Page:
Employment Non-Discrimination Act: Yes.
Earned Income Tax Credit (EITC): Tax reform and expansion of the EITC is essential. “Last year, EITC was claimed by 1.8 million New Yorkers who received nearly $5 billion in federal, state and New York City benefits. However, the IRS estimates that 20-25 percent of taxpayers eligible for the EITC fail to claim it, many because they do not know they are eligible.”
Federal Minimum Wage Increase: Yes
Gay Rights: Yes. Marriage included.
Immigration Reform: Yes. Obama style.
Infrastructure Investment and Improvements: Yes. The federal gas tax needs to be raised to fund the national Highway Trust Fund.
Iran: Obama’s pursuit of negotiations is not without risk but preferable to unilateral bombing.
ISIS/ISIL/DAESH: Opposed to ground troops. Advocate intervention in a multi-lateral way. Should be called DAESH because it is insulting to them.
Korea: Peace on the Korean peninsula is our goal. I applaud Congressman Rangel’s service and sacrifice. World’s 13th-largest economy would be improved by unification. The divided families issue has been previously addressed by both Presidents Bush and Obama, due to the efforts of Senator Mark Kirk (R-IL) and Chahee Stanfield of the Divided Families Coalition. In 2008, President George W. Bush signed into law the National Defense Authorization Act for Fiscal Year 2008 (Public Law 110-181), which required a report on family reunions between United States citizens and their relatives in North Korea. Later in 2009, President Barack Obama signed into law the Continuing Appropriations Act 2011 (Public Law 111-242), which urged the Special Representative on North Korea Policy to prioritize the issues involving Korean divided families.
Lilly Ledbetter Fair Pay: Yes. “A landmark bill and important step towards achieving equal pay for women… The first bill President Barack Obama signed into law, the Fair Pay Act restored protections against wage discrimination, and ensured any woman facing unfair treatment on the job would have her day in court. Today, women make up nearly half of the workforce and are increasingly serving as the primary breadwinners in their households. Despite the President’s continuous efforts promoting equal pay, women still make 77 cents for every dollar a man makes, and African American and Hispanic women earn only 64 and 55 cents, respectively. It is clear we still have some way to go.
Low Income Home Energy Assistance Program (LIHEAP): Yes.
Marriage Equality: Yes.
Mitchell-Lama: Yes. “New York State’s Mitchell-Lama Housing Program was first proposed by State Senator MacNeil Mitchell and Assemblyman Alfred Lama and was signed into law in 1955 by Governor William Averell Harriman. Under the state’s Private Housing Finance Law, the program provided for the creation of affordable housing, both rental and co-operatively owned, for middle-income residents. Developers received tax abatements and low-interest mortgages, subsidized by the federal, state, or New York City government. In total, 269 housing developments with 105,000 units were developed with State aid under the Mitchell-Lama Program.”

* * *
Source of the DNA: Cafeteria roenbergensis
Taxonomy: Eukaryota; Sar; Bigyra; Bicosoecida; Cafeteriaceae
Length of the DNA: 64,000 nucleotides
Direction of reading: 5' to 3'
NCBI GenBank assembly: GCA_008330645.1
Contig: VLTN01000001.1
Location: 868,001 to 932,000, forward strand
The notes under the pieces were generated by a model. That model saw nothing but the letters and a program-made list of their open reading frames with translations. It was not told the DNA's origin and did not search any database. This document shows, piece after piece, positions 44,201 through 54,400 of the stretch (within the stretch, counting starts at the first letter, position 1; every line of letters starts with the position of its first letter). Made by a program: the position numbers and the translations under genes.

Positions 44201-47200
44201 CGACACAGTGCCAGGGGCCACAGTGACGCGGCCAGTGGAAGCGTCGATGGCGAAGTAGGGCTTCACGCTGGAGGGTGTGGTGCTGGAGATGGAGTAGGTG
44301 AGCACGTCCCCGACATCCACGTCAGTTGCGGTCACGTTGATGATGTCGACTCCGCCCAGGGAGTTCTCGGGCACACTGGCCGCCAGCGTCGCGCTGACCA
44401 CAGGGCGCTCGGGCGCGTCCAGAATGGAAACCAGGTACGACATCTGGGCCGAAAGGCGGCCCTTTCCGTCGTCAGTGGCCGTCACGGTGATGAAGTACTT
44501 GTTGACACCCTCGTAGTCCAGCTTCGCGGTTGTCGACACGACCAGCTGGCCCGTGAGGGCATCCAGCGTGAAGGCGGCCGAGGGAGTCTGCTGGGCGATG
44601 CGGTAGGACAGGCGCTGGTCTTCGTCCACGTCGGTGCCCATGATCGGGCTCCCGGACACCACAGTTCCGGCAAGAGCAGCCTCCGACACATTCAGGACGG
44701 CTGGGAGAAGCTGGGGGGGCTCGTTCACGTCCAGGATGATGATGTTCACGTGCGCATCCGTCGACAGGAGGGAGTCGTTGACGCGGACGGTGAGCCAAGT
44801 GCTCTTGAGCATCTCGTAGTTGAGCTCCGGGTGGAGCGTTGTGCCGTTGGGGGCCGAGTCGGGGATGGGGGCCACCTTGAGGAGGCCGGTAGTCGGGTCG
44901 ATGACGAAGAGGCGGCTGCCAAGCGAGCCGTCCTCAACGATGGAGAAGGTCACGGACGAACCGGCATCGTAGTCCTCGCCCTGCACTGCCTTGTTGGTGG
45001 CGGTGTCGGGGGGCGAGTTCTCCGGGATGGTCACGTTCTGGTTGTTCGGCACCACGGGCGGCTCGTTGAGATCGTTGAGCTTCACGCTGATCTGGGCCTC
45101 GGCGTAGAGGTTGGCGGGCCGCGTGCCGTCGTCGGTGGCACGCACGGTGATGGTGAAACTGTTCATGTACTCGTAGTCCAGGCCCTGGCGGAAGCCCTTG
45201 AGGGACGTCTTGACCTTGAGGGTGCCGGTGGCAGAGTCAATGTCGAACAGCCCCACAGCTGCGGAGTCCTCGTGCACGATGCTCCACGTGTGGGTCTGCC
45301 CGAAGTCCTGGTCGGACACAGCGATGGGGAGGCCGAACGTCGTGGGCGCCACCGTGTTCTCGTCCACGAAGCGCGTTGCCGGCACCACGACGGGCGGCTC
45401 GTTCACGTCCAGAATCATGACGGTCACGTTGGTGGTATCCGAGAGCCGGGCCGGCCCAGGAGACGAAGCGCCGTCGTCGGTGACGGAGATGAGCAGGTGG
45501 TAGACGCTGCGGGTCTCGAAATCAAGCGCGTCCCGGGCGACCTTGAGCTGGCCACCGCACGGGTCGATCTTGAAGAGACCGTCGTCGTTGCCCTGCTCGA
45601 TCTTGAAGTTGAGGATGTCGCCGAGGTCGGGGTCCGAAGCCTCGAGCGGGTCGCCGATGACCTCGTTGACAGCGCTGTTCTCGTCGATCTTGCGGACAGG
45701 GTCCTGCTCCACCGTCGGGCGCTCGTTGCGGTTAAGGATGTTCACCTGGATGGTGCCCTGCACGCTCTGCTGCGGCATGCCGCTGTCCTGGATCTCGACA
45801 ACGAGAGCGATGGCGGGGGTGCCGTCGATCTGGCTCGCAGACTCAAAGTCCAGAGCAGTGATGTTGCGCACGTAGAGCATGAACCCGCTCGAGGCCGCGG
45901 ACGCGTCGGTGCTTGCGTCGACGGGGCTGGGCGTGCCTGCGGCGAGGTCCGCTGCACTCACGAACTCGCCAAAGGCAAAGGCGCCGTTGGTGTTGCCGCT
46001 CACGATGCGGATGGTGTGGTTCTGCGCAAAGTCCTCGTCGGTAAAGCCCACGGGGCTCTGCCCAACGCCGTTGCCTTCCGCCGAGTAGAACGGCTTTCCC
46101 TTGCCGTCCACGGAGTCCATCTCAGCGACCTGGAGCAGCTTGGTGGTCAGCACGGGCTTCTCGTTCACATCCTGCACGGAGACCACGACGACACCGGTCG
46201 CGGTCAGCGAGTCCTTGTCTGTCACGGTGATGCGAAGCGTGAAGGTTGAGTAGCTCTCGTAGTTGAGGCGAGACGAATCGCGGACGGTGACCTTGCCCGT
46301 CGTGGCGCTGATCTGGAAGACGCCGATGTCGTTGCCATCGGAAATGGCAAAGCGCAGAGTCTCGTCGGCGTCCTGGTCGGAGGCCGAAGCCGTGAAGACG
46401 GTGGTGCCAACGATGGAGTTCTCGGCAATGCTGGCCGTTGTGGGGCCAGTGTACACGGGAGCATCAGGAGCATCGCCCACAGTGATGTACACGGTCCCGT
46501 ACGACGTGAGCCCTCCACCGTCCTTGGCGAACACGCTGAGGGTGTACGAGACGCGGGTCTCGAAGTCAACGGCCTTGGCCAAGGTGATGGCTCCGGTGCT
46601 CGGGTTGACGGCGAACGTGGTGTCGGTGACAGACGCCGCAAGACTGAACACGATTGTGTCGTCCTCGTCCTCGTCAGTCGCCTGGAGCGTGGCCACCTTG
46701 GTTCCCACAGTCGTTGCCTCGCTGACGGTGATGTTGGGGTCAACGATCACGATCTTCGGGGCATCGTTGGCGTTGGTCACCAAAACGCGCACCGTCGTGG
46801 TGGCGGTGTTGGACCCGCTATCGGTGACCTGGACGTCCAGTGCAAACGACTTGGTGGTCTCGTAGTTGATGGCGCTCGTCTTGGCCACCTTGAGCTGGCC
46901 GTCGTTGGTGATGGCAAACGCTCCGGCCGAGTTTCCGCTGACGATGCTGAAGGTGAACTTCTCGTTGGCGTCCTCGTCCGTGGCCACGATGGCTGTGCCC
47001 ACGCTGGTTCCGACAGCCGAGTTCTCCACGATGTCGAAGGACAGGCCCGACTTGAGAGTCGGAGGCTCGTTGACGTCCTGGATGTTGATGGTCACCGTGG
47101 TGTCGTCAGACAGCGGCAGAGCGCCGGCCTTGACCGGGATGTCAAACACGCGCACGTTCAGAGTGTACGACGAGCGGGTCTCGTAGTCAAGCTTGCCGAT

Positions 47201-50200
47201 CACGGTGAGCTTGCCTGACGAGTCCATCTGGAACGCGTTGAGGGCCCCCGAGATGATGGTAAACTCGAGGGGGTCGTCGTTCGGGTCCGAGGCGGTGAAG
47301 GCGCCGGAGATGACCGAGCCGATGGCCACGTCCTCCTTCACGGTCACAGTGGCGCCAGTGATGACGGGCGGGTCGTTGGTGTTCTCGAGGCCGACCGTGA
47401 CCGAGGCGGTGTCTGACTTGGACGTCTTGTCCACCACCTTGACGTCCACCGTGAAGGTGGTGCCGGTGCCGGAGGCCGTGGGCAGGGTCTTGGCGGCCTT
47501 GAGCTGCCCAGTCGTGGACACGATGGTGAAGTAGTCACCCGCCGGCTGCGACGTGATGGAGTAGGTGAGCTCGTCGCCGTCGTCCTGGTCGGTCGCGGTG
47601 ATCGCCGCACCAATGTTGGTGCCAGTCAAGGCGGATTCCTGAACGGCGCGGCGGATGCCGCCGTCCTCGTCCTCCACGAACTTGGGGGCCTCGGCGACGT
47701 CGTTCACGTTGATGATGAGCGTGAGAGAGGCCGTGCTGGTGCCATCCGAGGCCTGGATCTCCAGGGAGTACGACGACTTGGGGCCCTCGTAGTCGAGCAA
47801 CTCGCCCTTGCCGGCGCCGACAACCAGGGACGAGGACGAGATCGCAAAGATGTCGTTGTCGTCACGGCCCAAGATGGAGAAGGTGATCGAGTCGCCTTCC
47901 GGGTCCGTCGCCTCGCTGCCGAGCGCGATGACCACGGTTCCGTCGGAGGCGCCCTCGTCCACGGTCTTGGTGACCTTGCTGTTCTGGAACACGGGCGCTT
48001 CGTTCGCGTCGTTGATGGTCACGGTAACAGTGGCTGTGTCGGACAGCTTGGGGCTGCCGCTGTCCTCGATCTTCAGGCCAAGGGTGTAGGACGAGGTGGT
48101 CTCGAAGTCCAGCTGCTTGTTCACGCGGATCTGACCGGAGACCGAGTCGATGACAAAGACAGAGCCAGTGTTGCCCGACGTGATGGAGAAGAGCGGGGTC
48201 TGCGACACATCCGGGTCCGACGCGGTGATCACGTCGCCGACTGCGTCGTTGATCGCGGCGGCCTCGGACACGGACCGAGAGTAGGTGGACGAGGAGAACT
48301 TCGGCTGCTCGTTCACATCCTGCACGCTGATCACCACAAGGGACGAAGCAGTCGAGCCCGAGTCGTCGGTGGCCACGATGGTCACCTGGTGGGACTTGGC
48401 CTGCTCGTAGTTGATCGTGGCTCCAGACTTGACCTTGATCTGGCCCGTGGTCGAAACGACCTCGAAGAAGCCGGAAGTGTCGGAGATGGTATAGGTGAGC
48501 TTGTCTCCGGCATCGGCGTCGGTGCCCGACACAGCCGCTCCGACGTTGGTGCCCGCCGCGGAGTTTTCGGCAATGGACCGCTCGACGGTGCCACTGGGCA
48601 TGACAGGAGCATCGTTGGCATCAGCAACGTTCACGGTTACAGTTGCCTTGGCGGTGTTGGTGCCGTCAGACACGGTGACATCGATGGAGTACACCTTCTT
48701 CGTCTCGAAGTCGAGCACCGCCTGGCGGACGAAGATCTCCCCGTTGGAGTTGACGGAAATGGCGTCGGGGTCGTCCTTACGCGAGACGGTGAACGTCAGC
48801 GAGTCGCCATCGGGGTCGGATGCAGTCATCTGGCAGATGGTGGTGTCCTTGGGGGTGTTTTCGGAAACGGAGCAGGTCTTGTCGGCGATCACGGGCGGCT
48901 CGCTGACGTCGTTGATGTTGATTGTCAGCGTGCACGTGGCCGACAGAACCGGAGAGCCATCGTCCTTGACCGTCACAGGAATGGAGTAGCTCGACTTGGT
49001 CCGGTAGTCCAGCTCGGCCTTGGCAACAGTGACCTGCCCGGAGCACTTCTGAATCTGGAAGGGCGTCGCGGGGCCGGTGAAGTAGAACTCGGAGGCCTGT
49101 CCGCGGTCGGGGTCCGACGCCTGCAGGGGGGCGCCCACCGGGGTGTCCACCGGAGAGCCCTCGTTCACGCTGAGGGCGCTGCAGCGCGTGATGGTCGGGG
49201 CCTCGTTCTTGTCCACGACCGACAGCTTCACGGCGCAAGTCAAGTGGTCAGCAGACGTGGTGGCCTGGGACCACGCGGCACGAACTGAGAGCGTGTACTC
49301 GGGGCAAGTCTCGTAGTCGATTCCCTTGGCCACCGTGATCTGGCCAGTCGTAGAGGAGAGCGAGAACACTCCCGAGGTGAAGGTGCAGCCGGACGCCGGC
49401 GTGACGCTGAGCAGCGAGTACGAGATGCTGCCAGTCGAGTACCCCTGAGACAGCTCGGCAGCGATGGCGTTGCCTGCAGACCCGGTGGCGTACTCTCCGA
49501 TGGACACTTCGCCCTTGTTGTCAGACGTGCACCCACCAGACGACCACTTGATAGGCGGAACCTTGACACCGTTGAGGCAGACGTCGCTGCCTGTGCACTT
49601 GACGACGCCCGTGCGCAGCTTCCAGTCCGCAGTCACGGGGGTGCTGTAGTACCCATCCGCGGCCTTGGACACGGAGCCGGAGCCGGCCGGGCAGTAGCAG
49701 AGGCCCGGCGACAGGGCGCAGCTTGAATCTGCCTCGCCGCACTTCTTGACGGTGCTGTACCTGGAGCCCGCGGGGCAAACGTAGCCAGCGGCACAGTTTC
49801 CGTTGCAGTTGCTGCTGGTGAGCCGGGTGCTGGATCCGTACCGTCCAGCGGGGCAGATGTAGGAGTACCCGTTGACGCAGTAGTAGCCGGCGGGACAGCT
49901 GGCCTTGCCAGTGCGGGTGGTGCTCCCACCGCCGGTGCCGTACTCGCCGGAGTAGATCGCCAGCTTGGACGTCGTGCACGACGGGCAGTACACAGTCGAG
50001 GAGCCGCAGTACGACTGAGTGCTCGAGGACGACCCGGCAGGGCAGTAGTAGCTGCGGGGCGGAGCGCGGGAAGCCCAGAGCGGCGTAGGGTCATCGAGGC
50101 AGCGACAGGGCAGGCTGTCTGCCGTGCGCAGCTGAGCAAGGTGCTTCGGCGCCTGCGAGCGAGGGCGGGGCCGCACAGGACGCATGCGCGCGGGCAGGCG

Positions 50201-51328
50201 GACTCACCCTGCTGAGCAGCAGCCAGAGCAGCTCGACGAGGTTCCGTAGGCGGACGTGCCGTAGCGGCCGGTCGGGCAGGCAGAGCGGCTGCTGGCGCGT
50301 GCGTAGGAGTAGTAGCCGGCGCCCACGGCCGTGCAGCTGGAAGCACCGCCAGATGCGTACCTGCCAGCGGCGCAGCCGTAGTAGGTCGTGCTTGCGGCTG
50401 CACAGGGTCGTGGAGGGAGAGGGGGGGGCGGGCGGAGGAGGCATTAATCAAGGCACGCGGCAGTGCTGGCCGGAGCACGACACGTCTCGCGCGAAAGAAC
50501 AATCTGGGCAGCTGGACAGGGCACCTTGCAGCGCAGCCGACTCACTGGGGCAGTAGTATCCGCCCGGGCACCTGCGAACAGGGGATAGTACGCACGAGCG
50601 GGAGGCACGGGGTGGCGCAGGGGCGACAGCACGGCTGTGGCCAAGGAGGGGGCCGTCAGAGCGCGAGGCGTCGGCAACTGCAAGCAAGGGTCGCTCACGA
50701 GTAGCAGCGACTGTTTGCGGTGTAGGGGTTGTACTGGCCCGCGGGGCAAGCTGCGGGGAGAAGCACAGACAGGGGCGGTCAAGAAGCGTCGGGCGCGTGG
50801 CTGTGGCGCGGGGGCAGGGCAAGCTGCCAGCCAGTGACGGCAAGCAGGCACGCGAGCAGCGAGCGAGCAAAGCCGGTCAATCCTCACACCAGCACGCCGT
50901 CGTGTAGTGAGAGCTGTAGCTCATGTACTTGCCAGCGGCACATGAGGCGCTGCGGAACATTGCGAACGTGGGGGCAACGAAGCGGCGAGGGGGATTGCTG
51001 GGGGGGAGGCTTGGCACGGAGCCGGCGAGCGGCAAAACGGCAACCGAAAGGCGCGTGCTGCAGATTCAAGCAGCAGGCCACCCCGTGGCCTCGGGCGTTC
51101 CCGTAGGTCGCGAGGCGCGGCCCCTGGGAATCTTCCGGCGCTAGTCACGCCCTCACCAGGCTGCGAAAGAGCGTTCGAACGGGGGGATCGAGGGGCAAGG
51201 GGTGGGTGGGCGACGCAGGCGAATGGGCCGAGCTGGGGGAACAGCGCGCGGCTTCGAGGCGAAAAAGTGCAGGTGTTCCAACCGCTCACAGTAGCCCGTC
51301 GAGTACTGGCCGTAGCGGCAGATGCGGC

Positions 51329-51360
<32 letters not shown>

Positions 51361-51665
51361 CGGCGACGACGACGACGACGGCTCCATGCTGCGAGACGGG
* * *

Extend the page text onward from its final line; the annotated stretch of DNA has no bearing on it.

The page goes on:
Net Neutrality/Open Internet: Yes.
Paycheck Fairness Act: Yes. (See When Women Succeed, America Succeeds, a Democratic economic agenda that addresses the need to ensure that women get equal pay for equal work)
Prison Reform: Justice Safety Valve Act of 2015 (which would let judges set sentences below mandatory minimums) and the Smarter Sentencing Act of 2015 (which would reduce both mandatory minimum sentences for drug offenders and mandatory life sentences)
Shelby v. Holder: No. Ruled Section 4b of the Voting Rights Act of 1965 unconstitutional. Large blow to the Voting Rights Act and to the achievements of the Civil Rights Movement. Our country’s success is built upon the right to vote, and it must be preserved.
Social Security: Yes. One of the most successful federal programs ever created.
Student Loan Interest Deduction (SLID) Act: Yes
Trade Promotion Authority (TPA): Yes.
Trade Africa: Yes. East African Community partner nations (Burundi, Kenya, Rwanda, Tanzania, and Uganda).
Voting Rights Amendment Act of 2014: Yes. It can help restore the protections lost with the Supreme Court’s ruling last year in Shelby v. Holder and safeguard the ballot box from unfair infringement
Wage Equality: Nationwide, women on average earn only 77 cents for every dollar earned by men and nearly two-thirds of minimum-wage workers are women. This gap is wider for African American and Hispanic women: on average African-American women are paid only 64 cents and Latina women earn only 55 cents for every dollar paid to non-Hispanic white men. With mothers now serving as the sole breadwinner or co-breadwinner for two-thirds of American families and women making up nearly half the labor force, the wage gap hurts families, businesses, and communities.